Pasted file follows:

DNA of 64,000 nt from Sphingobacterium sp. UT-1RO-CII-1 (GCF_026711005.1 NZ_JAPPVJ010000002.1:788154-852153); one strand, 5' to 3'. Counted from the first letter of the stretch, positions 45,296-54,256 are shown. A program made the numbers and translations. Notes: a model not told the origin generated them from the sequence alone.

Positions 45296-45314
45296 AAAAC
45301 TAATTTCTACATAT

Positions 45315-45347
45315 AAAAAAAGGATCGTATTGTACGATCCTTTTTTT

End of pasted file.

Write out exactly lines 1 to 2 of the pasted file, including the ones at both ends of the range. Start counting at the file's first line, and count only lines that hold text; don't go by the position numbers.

DNA of 64,000 nt from Sphingobacterium sp. UT-1RO-CII-1 (GCF_026711005.1 NZ_JAPPVJ010000002.1:788154-852153); one strand, 5' to 3'. Counted from the first letter of the stretch, positions 45,296-54,256 are shown. A program made the numbers and translations. Notes: a model not told the origin generated them from the sequence alone.

Positions 45296-45314